Greek born Christos Hatzis immigrated to Canada in 1982 after completing his doctoral studies in the USA. He entered Canada as a nightclub musician and for years lived precariously, performing in nightclubs with Greek bands while working on his compositions. Initially, his music did not receive much support or understanding as it was different from the accepted stylistic preferences of the eighties. Christos’ compositions were inspired by world cultures and revealed a sense of positive cultural convergence. It was only in the nineties when Toronto became more multicultural, that Christos’ classical new music began to win support.
Today, Christos Hatzis is considered one of Canada’s most important and prolific composers. He has successfully expanded the boundaries of modern classical composing by using an array of eclectic styles and techniques. He is also an acclaimed essayist about the role of contemporary classical music within societies, present and future. In 1995, Christos became an associate professor at the University of Toronto’s Faculty of Music where he continues to teach to this day.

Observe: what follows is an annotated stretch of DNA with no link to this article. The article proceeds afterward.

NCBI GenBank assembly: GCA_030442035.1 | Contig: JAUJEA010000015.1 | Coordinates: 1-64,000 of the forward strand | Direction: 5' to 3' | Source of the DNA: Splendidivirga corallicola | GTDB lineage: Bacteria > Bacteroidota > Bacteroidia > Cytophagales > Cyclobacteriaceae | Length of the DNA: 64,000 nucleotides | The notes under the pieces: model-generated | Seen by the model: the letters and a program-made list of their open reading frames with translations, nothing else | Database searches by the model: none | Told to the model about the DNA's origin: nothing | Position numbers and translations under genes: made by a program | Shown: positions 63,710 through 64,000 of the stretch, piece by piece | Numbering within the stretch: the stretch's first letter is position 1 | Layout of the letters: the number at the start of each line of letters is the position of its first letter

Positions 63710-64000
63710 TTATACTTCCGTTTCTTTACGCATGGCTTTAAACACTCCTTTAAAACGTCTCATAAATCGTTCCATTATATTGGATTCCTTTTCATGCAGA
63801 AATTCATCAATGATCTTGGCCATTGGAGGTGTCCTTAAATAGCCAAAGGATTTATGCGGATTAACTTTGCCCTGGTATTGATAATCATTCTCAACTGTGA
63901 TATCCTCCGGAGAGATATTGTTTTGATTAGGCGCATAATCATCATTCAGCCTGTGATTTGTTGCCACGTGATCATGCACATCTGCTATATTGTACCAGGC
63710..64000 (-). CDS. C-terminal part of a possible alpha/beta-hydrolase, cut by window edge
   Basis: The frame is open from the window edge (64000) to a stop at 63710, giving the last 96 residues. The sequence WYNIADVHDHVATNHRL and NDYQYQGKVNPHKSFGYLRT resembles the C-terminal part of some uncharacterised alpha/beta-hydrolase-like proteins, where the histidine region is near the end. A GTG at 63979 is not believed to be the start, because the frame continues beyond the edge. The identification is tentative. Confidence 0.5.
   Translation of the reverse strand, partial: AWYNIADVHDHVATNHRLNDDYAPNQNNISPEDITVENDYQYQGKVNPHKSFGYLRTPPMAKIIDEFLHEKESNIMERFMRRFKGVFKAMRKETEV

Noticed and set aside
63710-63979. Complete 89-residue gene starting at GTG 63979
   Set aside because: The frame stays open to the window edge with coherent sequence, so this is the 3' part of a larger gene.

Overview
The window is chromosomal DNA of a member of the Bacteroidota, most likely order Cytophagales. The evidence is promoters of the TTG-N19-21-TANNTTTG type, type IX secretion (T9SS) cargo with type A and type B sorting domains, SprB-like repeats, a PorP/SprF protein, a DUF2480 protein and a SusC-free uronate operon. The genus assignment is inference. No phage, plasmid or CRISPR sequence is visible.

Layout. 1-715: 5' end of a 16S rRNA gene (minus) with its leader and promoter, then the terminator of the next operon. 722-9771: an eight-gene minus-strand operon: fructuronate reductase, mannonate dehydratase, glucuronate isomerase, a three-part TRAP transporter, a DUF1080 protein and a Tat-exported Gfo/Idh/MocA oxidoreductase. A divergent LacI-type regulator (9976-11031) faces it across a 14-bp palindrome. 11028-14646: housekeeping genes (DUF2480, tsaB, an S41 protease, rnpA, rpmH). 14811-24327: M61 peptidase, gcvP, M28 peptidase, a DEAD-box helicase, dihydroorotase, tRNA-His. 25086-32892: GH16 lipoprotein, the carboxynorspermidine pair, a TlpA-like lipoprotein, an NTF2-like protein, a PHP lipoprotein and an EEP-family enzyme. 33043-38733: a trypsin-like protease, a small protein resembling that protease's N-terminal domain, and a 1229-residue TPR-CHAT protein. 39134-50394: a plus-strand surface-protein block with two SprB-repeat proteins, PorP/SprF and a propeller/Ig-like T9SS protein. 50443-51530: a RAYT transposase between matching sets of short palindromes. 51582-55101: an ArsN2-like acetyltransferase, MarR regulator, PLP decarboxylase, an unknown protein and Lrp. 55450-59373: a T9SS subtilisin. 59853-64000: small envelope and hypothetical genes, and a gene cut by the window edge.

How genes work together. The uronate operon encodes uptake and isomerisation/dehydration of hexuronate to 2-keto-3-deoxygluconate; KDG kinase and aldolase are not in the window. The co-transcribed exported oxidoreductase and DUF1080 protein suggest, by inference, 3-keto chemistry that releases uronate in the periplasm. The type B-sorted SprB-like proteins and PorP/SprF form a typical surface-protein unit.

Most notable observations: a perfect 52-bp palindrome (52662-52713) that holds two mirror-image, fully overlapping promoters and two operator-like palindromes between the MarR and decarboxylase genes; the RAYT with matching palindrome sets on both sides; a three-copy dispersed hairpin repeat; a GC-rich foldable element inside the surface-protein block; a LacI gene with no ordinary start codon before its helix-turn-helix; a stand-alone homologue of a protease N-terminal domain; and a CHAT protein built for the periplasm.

Christos inspires and encourages young composers to be socially and culturally responsive to their environment. He shares his knowledge and experience not only with his students but also with new immigrants who are artists, performers and composers. His latest multimedia work ‘Constantinople’ explores a musically fabricated world that melds conflicts of religion, culture and history.
His compositions have been honoured with the Jean A. Chalmers National Music Award, the Jules Léger prize, the Prix Italia Special prize and the Prix Bohemia Radio Special. His work is now commissioned, performed, recorded and broadcast world-wide by major soloists and ensembles such as Shauna Rolston, Patrick Gallois, Patricia Rosario, the Toronto and Montreal symphony orchestras, the CBC Radio Orchestra, the Tafelmusic Baroque Orchestra, the St. Lawrence String Quartet and the Gryphon Trio.